May 11, 2017

Conventional TV watching has seen immense changes in recent years, largely due to internet’s mobility. But one thing is for sure: TV shows easily remain as most people’s fixation.

I once encountered someone who claimed he “didn’t watch TV,” which I found weird. Even as an adult, I haven’t quite relinquished my own TV obsession. In fact, I rely on it for when reality becomes too stifling. The variety of local and international shows available also makes it even harder to switch off.

And it’s not a completely bad thing. Recent studies show that you can reap health benefits from watching TV. Dubbed by psychologists as a parasocial relationship, this one-sided interaction is often projected towards celebrities or fictional characters, with the receiving party completely oblivious of the giver’s existence.

This can stem from a variety of reasons, with loneliness as the most common one. Leon Festinger’s social comparison theory says we watch TV shows to make us feel better about ourselves. The short-lived euphoria can be sparked even within just a 30-minute timeframe. Case in point: the entertaining absurdity in every Keeping Up with the Kardashians episode. Doesn’t being a mere spectator in an unfolding drama make you feel good? You get to be around the fire without being scorched.

TV shows also create a kind of intimacy where we identify with a character and develop some sort of one-sided bond with them. This significantly alleviates loneliness and nurtures a sense of belongingness.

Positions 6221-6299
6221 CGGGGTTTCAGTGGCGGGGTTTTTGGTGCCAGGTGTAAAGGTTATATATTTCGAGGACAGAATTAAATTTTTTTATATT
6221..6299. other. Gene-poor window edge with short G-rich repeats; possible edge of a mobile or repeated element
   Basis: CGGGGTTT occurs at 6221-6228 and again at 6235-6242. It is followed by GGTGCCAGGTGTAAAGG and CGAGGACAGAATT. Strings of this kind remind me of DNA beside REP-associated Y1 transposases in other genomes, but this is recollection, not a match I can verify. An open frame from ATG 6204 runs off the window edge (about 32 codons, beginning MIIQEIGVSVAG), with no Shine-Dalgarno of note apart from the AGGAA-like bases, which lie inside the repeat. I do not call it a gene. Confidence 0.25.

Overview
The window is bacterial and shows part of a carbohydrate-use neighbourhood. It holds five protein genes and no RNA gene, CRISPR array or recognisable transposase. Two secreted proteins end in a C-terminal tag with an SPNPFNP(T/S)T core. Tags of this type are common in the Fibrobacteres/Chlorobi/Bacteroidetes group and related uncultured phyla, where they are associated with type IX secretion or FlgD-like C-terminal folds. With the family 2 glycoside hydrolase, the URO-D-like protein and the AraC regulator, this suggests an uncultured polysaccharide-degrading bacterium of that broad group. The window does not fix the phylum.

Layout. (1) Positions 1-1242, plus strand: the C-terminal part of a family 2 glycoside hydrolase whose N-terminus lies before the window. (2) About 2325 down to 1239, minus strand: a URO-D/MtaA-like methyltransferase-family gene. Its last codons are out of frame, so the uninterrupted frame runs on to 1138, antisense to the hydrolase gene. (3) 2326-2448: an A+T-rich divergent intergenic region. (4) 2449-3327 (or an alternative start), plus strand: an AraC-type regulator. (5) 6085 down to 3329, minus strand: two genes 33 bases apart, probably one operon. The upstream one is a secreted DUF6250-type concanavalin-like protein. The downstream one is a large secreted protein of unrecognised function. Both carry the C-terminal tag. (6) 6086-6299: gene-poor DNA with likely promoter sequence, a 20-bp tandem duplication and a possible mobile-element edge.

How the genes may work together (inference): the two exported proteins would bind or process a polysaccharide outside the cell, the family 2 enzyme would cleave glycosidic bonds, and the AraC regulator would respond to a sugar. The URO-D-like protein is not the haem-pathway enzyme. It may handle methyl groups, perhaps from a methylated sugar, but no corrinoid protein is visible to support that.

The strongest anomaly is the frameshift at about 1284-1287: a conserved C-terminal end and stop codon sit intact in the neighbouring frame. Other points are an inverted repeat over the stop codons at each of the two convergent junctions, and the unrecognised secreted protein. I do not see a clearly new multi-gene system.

Jennifer Barnes, assistant professor of psychology at the University of Oklahoma, says this simulated intimacy likewise bears real-world benefits, such as having improved self-esteem.

Festinger’s theory works both ways, however, and there are times when watching television can leave us feeling worse, such as when a favorite character gets killed or, ultimately, when the show itself ends. In some instances, this sense of forlorn can be beneficial. This is what philosophers have referred to as the paradox of tragedy, wherein unfortunate events tend to comfort us.

It’s still unclear why we are able to find pleasure even in times of pain, but using TV shows as catharsis for negative emotions can be liberating. “Although we’re feeling sadness, the meta-emotion we’re feeling might be something like gratitude that we can feel this wide range of emotional experiences,” Barnes says in an interview with Time. “We might actually feel glad that we can be empathetic and feel things like this on behalf of someone else, even if they’re not real.”

But while compassion and empathy are good traits to develop, just a word of caution: do not be overly attached to works of fiction, especially when you’re suffering from an underlying case of depression.

Occasional binge-watching is good, but just like everything else in this world, do it in moderation.

 

This story was originally published in Northern Living, May 2017.

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